Belfast (Ulster-Scots: Bilfawst or Bilfaust; Irish: Béal Feirste) is the capital of Northern Ireland in the United Kingdom, with a population of about 280,000. It is the largest city in Northern Ireland, the second largest on the island and the fifteenth largest in the United Kingdom. Although the city was built up around the River Lagan, the settlement was originally named after river which has now all but vanished - the River Farset (Feirste).
Belfast was home to one of the largest ship manufacturing industries in the world and is the location that the ill-fated Titanic was built. The harbour in Belfast Lough still boasts the largest dry dock in the world, and also hosts two of the largest cranes.
Despite being bombed less frequently than some other British cities, Belfast saw some of the heaviest bombing raids during World War II - the heaviest outside London. Cave Hill, just outside the city centre, was the location where the plans were drawn up by the United Irishmen for the Rebellion in 1798, and the caves there also served as refuge for many inhabitants from the bombing raids by the Luftwaffe. Belfast saw some of the worst violence during the period known as The Troubles from the late 1960s until the mid-1990s.
Although the town was eventually selected as the capital city when the Irish Free State seceded from the union, it hadn't always been the centre of the economy of Ulster. Both Londonderry and Carrickfergus had been larger in terms of population and economy until well after Belfast started to expand from the seventeenth century. While Belfast ironically thrived from the industry produced for the war effort after the Second World War, over half it's housing stock had been demolished due to the bombings. Having built up a decent economy based on various manufacturing industries, a change in global economy combined with the outbreak of The Troubles towards the end of the 1960s saw the city, as with the whole of Northern Ireland generally, go into an economic decline.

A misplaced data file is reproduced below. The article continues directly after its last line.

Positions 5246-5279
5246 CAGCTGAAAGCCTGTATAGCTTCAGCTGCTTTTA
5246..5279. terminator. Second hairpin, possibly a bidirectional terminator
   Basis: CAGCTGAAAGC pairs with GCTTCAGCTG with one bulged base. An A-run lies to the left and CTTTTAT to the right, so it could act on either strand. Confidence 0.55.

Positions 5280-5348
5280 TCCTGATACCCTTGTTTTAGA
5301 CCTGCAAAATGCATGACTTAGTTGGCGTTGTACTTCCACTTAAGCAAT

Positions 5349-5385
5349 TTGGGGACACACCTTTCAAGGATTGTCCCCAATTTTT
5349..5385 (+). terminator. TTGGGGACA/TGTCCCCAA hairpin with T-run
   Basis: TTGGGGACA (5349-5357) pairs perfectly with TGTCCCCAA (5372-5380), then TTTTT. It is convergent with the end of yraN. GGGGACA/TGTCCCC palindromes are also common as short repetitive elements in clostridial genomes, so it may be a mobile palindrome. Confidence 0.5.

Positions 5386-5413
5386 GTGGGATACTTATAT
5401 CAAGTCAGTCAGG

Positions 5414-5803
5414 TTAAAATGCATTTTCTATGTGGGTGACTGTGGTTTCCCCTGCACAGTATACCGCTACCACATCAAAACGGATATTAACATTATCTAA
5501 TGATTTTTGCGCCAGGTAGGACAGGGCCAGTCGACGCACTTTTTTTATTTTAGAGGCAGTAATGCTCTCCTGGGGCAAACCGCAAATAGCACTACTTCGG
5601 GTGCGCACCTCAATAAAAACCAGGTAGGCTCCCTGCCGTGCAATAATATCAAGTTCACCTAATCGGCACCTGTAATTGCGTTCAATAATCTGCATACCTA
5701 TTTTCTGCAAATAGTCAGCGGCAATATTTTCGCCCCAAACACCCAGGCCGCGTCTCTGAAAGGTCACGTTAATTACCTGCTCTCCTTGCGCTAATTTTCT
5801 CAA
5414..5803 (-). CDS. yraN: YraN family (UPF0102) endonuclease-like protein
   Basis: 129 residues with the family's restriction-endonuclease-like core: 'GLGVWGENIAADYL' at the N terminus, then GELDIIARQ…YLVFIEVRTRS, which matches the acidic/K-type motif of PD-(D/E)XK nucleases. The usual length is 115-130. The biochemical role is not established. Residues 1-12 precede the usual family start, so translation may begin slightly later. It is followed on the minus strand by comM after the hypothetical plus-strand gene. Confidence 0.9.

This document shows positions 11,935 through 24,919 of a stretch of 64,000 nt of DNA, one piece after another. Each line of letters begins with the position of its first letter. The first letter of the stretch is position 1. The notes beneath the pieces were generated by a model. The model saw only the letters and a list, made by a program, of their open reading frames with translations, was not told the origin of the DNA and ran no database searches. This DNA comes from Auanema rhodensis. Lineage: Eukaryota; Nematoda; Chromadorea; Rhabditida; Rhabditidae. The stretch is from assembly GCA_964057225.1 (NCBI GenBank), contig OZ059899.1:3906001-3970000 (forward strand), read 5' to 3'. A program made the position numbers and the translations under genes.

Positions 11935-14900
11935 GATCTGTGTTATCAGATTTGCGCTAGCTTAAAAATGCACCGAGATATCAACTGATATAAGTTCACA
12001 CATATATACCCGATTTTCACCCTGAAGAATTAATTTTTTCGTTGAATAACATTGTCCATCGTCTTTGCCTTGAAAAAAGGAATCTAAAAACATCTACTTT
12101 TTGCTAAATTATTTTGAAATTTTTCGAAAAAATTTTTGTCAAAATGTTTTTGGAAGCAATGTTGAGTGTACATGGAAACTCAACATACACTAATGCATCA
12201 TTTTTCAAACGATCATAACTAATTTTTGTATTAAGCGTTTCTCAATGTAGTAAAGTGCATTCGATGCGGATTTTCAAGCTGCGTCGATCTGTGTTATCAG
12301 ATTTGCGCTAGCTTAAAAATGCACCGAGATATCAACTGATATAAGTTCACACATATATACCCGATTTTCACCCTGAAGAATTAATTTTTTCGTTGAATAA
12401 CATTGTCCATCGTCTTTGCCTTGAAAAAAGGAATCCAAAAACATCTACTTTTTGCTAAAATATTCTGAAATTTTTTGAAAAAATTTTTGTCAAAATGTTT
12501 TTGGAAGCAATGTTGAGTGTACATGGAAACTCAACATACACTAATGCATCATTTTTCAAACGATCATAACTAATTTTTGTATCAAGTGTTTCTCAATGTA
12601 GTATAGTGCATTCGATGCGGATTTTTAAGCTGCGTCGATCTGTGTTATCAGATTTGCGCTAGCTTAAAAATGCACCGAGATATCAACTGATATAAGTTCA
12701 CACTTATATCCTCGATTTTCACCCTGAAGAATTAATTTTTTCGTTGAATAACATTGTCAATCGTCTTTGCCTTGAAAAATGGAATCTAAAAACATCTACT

Much of Belfast was built up during nineteenth and early twentieth centuries, reflected in the cityscape by the wealth of Victorian and Edwardian buildings still surviving there. Since the reduction of The Troubles, much of Belfast has been revitalised and many new buildings and facilities have been built.